One a personal note.  When I was first saved in the early 1990’s (before the Internet), I had some theological questions so I wrote a letter to Dr. Horton.  To my surprise, he sat down and wrote me back in his own hand.  I have never forgotten that simple gesture toward this young disciple.

I rejoice that Dr. Horton is now resting in His Lord.  His faith has now been made sight.

Written by The Seeking Disciple

07/13/2014 at 4:12 AM

Posted in Books, Death

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Howard Hendricks (1924-2013)

I was sad to read today from Christianity Today of the passing of Dr. Howard Hendricks.  A great man of God has received his reward (2 Corinthians 5:10).

Dr. Hendricks was a professor at Dallas Theological Seminary for many years.  I used his book, Living by the Book: The Art and Science of Reading the Bible, with teenagers back when I worked with teens.  His book was an easy to use basic biblical interpretation book.  His wisdom and wit were well-known and his books reflected that.  While in college I had to read his book, Teaching to Change Lives: Seven Proven Ways to Make Your Teaching Come Alive.  At the time, I didn’t think that the book was very useful but boy have I learned from it since.

Praise God for godly men such as Dr. Hendricks.  He is now resting in the Lord’s presence and worshiping his King.

Written by The Seeking Disciple

02/20/2013 at 2:57 PM

The Death of Adam Clarke

The following is the story of the death of Dr. Adam Clarke, the great saint of God who sought God with all his strength until his final day.  May we learn from Psalm 116:15, Precious in the sight of the LORD is the death of his saints.”

Thomas Stanley requesting him to fix a time for preaching a charity-sermon, Dr. Clarke replied, I am not well: I cannot fix a time; I must first see what God is about to do with me.’ “At supper he was languid and silent; and, in the hope of gaining upon his appetite, his kind and considerate friend Mrs. Hobbs had got for him some fish, to which he was always partial; but he could not eat of it, and took a little boiled rice instead. “Ever since Dr. Clarke’s return from Bristol he had been affected with some degree of diarrhea; but now, contrary to custom, it was not attended with the slightest pain. On being pressed to take something for it, he took ginger and rhubarb, but refused every other recommendation “The diarrhea increased all night. On the Sabbath morning he was heard to be up very early, but this was no unusual thing. At six o’clock, however, he requested the servant to call Mr. Hobbs, who obeyed the summons with all speed, and on coming down saw Dr. Clarke standing with his great-coat on, his traveling-bag in his hand, his hat lying on the table just ready for a journey. Addressing Mr. Hobbs, he said, ‘My dear fellow, you must get me home directly: without a miracle I could not preach. Get me home — I want to be home.’ Mr. Hobbs, seeing him look exceedingly ill, replied, ‘Doctor, you are too ill to go home; you had better stay here. At any rate, the gig is not fit for you: I will go and inquire for a postchaise, if you are determined to return.’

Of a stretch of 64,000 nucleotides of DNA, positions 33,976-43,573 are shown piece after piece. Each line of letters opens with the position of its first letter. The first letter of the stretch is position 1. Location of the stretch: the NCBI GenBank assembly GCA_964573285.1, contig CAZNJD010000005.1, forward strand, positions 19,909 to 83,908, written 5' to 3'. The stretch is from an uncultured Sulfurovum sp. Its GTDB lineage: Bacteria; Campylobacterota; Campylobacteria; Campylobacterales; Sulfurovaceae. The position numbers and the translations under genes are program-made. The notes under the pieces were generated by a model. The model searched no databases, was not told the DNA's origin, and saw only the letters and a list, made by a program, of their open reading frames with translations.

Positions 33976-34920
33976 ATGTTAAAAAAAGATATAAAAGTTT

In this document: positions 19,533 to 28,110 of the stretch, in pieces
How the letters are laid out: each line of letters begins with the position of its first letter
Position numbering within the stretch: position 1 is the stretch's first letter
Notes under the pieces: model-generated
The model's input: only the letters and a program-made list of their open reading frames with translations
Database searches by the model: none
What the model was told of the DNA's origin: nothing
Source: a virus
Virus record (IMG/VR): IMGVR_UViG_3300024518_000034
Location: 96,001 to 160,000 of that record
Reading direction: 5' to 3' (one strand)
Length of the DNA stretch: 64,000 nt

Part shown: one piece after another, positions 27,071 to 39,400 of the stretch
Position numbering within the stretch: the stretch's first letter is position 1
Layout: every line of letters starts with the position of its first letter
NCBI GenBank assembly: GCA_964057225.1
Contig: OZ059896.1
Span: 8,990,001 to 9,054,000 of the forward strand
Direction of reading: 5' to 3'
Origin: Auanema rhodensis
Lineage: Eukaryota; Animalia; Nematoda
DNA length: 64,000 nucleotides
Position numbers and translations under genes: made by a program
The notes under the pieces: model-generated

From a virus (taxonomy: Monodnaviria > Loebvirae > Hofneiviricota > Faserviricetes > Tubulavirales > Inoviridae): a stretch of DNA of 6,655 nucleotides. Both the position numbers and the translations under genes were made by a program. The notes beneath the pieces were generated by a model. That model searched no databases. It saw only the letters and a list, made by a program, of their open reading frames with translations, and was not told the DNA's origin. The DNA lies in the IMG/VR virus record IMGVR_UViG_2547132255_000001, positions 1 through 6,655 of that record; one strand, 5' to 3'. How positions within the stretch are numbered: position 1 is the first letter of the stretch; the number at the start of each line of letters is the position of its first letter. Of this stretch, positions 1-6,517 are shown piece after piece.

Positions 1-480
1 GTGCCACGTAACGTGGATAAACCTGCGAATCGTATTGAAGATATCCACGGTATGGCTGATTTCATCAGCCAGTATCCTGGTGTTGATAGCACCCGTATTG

Shortly after Mrs. Hobbs come down, with Miss Hobbs and Miss Everingham, the servant having informed these ladies of Dr. Clarke’s indisposition. “By this time he had sunk into a chair; and, finding him very cold, they had got a fire, and the three ladies were rubbing his forehead and hands, while Mr. Hobbs sent with the gig for a medical gentleman, — Mr. Greenly, a friend of the family, who chanced to have come to town on the preceding evening from Chatham, where he had professionally attended the cholera-hospital. In the meantime Mr. Hobbs had called in a medical man in the neighborhood, and sent off to inform his sons of their father’s illness. Mr. Theodoret arrived shortly, and Mr. John not long after, accompanied by the Doctor’s nephew, Mr. Thrascyles Clarke, who had been for many years a surgeon in the Royal Navy, and had frequently seen cases of cholera in the East.

As soon as the medical gentlemen saw Dr. Clarke, they pronounced the disease to be cholera. The family wished him to be taken up-stairs; but he was by this time so weak, that it was found he could not get up. A small bed being in the adjoining room, he was conveyed there, and laid down upon it. Mr. Hobbs then said, ‘ My dear Doctor, you must put your soul into the hands of your God, and your trust in the merits of your Saviour.’

To which Dr. Clarke could only faintly reply, ‘I do, — I DO.’ “Dr. Wilson Philip arrived about nine o’clock. All the means that skill, experience, and attention could devise and employ were used to arrest the disease.

Service-time having arrived, the chapel, as usual on such occasions, was filled. An aged minister, after reading prayers, ascended the pulpit, and announced that Dr. Clarke was laboring under an attack of cholera. The impression may be better imagined than described.

A friend of Dr. Clarke’s, Mr. Thurston, on hearing this, immediately left the chapel, and hastened to the house of Mr. Hobbs, to learn if indeed it could be true, and if, in the dismay and hurry of the family, Mrs. Clarke had been sent for. He immediately drove off to Haydon Hall to bring Mrs.